Analysis of the March 2005 Current Population Survey shows that there were 11.1 million unauthorized migrants in the United States a year ago. Based on analysis of other data sources that offer indications of the pace of growth in the foreign-born population, the Center developed an estimate of 11.5 to 12 million for the unauthorized population as of March 2006.
In the March 2005 estimate, two-thirds (66 percent) of the unauthorized population had been in the country for ten years or less, and the largest share, 40 percent of the total or 4.4 million people had been in the country five years or less. There were 5.4 million adult males in the unauthorized population in 2005, accounting for 49 percent of the total. There were 3.9 million adult females accounting for 35 percent of the population. There were 1.8 million children who were unauthorized, 16 percent of the total. In addition, there were 3.1 million children who are U.S. citizens by birth living in families in which the head of the family or a spouse was unauthorized.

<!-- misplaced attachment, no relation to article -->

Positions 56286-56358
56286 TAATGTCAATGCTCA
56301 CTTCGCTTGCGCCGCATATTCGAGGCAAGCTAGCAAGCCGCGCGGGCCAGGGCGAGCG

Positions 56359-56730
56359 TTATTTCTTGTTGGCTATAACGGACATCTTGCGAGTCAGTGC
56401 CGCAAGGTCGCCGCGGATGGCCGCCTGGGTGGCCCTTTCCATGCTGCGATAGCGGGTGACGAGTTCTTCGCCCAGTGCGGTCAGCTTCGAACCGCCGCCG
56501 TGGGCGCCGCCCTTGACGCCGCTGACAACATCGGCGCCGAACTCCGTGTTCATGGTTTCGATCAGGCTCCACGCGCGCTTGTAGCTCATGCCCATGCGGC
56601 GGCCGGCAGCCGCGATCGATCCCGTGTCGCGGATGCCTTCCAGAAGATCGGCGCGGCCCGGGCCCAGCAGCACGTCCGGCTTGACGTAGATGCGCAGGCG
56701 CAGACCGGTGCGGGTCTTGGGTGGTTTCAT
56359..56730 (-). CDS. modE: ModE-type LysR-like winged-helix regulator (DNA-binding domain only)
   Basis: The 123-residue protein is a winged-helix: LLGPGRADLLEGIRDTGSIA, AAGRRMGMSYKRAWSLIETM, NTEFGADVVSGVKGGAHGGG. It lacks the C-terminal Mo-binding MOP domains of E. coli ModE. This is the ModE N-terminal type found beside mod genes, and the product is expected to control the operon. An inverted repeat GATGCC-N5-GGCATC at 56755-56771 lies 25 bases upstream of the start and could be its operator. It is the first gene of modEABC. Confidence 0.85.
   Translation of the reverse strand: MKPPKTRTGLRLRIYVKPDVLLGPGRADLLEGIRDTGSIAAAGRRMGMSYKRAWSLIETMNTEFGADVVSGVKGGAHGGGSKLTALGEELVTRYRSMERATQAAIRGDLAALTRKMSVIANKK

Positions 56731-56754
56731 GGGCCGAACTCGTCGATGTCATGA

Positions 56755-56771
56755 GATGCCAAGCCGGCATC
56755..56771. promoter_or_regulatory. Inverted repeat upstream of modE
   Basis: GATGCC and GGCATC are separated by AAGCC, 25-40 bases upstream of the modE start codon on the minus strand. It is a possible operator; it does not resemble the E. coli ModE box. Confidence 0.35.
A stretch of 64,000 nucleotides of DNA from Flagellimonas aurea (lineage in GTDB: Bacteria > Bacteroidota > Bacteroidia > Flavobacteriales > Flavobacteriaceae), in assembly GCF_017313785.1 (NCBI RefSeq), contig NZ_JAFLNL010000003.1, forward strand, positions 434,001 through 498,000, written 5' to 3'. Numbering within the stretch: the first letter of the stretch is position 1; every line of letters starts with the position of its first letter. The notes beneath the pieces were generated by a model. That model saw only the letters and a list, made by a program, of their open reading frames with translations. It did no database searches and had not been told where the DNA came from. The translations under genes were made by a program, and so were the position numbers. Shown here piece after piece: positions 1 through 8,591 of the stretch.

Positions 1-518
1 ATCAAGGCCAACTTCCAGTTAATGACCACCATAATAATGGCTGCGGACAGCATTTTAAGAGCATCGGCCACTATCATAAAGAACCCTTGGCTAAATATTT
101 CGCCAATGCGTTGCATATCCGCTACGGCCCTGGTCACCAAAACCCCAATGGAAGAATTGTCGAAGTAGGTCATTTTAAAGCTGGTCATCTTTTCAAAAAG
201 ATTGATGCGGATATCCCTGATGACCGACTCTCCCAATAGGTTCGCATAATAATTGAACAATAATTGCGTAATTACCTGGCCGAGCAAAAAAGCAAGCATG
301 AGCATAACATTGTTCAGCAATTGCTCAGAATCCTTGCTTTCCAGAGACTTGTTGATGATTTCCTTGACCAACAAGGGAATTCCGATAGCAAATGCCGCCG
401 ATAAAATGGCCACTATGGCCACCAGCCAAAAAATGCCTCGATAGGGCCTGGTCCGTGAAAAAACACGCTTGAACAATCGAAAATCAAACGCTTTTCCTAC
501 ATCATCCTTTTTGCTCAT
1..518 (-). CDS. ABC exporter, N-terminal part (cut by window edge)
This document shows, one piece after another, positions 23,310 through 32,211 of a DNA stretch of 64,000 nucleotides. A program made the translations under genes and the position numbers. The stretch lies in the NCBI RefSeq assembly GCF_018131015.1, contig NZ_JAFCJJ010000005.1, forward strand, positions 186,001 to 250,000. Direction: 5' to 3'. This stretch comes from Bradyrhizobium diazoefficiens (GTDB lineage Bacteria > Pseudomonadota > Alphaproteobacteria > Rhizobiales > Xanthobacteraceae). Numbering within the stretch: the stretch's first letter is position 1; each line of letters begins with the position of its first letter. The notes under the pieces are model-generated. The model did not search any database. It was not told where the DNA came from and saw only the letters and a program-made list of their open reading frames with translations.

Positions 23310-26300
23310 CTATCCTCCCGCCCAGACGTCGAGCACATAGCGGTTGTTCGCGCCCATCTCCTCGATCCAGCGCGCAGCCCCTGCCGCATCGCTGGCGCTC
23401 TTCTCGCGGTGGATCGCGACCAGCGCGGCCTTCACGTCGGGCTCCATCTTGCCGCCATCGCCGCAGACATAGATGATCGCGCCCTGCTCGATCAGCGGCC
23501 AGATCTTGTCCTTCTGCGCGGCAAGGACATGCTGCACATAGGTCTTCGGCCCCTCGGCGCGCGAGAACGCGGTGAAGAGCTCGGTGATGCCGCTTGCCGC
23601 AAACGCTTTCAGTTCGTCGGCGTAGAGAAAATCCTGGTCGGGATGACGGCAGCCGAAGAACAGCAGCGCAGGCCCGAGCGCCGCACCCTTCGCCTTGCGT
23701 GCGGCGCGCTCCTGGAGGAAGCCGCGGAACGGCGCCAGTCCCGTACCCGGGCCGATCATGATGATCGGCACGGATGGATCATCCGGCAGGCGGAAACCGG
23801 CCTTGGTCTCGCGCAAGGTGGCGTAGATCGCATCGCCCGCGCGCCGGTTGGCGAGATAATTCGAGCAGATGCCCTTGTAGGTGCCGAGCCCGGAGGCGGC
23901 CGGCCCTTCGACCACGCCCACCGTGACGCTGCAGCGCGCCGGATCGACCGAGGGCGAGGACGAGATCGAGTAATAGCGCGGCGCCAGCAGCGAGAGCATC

About 7.2 million unauthorized migrants were employed in March 2005, accounting for about 4.9 percent of the civilian labor force. They made up a large share of all workers in a few more detailed occupational categories, including 24 percent of all workers employed in farming occupations, 17 percent in cleaning, 14 percent in construction and 12 percent in food preparation.Size and Characteristics of the Unauthorized Migrant Population in the U.S.